Overall, 28.7 percent of children meet the basic criteria for this summary measure. The most common reason for not meeting the measure criteria is watching 2 or more hours of television per day. There are significant State-level differences in the number of children who meet criteria for the Home Environment Summary Measure: the poorest-performing State had only 16.3 percent of children meeting the measure criteria, whereas the best-performing State had 46.9 percent of children meeting measure criteria—still fewer than half of all the children.

Fewer CSHCN meet measure criteria than non-CSHCN (22.7 percent versus 30.1 percent), even after statistical adjustment for differences between CSHCN and non-CSHCN (such as differences in income and race).

Among CSHCN, those children with more complex service needs, as well as those children with emotional, behavioral, or developmental problems, are less likely than other CSHCN to meet all criteria for the Home Environment Summary Measure.

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Neighborhood and School Environment Summary Measure

A child’s health is influenced by the physical and social resources in his or her neighborhood and community. Having a safe and supportive community is positively associated with many child health outcomes, from lower rates of obesity and asthma to lower rates of unintentional injury and homicide.6 Since questions about school environment are only asked for school-age children, the Neighborhood and School Environment Summary Measure is only calculated among children aged 6-17 years. Children meet all criteria for this Summary Measure if they:

Overall, 51.1 percent of children meet criteria for the Neighborhood and School Environment Summary Measure. There was substantial variation across States, from a low of 32.6 percent to a high of 75.3 percent. CSHCN are only slightly less likely to meet measure criteria than non-CSHCN (48.6 percent versus 51.8 percent).

Among CSHCN, children with lower household incomes are less likely to meet measure criteria for neighborhood safety and support. For instance, only 28.8 percent of children with household incomes below 100 percent of the Federal poverty level live in a safe and supportive neighborhood, whereas 64.1 percent of children living above 400 percent of the Federal poverty level live in a safe and supportive neighborhood. These differences persist even after adjusting for other differences in poor versus non-poor CSHCN, such as differences in race and family structure.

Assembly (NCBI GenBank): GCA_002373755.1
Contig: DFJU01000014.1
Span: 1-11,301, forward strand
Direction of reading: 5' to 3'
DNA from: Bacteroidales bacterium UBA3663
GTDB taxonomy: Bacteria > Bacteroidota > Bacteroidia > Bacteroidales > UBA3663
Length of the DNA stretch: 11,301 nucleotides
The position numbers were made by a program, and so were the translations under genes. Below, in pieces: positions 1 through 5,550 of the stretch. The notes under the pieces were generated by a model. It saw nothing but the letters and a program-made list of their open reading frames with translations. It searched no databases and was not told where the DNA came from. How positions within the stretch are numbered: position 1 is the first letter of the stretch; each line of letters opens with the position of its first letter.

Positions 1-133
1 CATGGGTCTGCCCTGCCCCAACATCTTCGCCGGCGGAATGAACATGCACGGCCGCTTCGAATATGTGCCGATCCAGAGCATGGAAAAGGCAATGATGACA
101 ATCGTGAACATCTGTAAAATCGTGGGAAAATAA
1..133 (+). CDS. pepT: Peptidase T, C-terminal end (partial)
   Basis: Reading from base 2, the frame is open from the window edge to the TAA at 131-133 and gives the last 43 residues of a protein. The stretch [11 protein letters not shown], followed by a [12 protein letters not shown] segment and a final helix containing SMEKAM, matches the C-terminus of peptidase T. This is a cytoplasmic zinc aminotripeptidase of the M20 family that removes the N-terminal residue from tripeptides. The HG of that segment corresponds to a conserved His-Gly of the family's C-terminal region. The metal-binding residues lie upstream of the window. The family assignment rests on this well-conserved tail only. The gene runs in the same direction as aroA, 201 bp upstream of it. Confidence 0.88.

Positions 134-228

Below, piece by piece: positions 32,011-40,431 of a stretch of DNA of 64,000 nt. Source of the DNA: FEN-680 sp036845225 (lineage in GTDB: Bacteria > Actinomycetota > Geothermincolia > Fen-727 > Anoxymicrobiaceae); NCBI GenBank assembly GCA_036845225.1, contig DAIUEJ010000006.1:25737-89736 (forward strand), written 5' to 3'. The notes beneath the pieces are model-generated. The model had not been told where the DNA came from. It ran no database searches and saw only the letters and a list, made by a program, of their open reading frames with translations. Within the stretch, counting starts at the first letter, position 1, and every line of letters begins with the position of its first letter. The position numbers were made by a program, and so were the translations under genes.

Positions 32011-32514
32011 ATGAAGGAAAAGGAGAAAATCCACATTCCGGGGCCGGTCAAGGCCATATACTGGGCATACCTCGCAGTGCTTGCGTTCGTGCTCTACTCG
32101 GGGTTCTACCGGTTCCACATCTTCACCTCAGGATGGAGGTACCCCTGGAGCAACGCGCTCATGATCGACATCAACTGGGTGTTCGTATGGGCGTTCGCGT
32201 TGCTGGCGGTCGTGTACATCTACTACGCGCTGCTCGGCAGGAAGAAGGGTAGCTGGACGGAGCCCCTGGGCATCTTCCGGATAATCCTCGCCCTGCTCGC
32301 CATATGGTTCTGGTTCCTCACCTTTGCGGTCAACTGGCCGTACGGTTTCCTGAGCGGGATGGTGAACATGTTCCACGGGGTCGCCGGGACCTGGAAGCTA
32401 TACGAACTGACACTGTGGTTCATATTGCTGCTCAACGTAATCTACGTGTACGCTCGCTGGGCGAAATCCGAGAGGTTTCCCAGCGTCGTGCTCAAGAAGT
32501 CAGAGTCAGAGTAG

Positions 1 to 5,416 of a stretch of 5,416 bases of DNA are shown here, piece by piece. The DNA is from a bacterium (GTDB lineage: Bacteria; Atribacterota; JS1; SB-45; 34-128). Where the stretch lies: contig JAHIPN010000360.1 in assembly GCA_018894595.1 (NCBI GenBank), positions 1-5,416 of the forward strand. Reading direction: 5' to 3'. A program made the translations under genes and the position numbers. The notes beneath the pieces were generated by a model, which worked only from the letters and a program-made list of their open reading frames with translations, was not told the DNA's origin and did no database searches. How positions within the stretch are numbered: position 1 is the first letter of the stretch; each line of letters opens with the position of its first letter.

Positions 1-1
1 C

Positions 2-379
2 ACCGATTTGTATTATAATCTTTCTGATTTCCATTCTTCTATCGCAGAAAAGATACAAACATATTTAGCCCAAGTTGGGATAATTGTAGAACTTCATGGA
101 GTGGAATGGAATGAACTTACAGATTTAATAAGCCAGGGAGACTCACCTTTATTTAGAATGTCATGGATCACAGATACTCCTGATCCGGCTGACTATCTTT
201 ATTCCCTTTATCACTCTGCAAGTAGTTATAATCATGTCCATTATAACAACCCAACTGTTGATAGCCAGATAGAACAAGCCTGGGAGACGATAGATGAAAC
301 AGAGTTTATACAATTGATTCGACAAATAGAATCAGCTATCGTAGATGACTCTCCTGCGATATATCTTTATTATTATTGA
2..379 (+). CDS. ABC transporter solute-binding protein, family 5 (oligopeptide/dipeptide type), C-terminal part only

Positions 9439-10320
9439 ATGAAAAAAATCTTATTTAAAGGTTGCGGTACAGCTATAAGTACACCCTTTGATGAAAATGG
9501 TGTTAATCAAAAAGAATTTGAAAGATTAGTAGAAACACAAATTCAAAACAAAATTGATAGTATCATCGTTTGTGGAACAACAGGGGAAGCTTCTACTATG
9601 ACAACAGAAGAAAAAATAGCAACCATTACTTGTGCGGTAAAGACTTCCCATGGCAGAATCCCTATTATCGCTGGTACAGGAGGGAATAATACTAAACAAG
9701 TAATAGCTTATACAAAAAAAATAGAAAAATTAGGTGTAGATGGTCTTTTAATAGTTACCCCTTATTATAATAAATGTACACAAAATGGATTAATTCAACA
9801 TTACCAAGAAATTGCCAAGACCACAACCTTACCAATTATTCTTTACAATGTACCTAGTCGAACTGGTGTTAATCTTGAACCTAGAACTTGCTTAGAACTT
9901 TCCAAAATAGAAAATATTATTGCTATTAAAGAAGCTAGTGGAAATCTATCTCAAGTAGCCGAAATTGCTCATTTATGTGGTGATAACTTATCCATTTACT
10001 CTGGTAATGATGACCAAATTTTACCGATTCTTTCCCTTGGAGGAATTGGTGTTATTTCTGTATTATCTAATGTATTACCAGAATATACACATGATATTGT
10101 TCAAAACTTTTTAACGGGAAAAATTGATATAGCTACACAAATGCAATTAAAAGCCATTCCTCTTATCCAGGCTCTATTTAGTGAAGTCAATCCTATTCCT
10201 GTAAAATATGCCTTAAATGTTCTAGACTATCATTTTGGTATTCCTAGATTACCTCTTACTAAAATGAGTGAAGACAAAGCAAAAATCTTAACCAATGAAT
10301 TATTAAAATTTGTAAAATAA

Race, ethnicity, and language also are related to whether CSHCN meet criteria for the Neighborhood and School Environment Summary Measure: Hispanic and Black children are less likely to meet measure criteria than are White and Other/Multiracial children. However, after statistical adjustment for other differences between racial groups, only Black children are less likely than White children to meet criteria for Neighborhood Safety and Support.

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The Whole Child Perspective: Meeting Multiple Summary Measures

All children need quality health care, a protective home environment, and safe schools and neighborhoods. Seventy percent of CSHCN meet at least one of the summary indices described above. Roughly one third of children (31.5 percent of CSHCN and 37.7 percent of non-CSHCN) meet two or more of the three summary indices. Of CSHCN, 13.5 percent met the standards for both the home environment and the neighborhood and school environment measures. Among children without special health care needs, this percentage was 17.3.

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1 Starfield, B. Equity, social determinants, and children's rights: coming to grips with the challenges. [Review]. Ambul Pediatr. 2005;5(3):134-7.

2 Stevens GD. Gradients in the health status and developmental risks of young children: the combined influences of multiple social risk factors. Matern Child Health J 2006;10:187-99.

3 Van Cleave J, Davis MM. Preventive care utilization among children with and without special health care needs: associations with unmet need. Ambulatory Pediatrics. 2008;8(5):305-311.

4 Homer CJ et al. A Review of the Evidence for the Medical Home for Children With Special Health Care Needs. Pediatrics. Vol. 122 No. 4 October 2008, pp. e922-e937.

5 HRSA’s Maternal Child Health Bureau Core Outcomes for children with special health care needs: http://mchb.hrsa.gov/cshcn05/MCO/intro.htm

6 Cummins, S K. Jackson, R J. The built environment and children's health. [Review] Pediatr Clin North Am. 2001;48(5):1241- 52, x.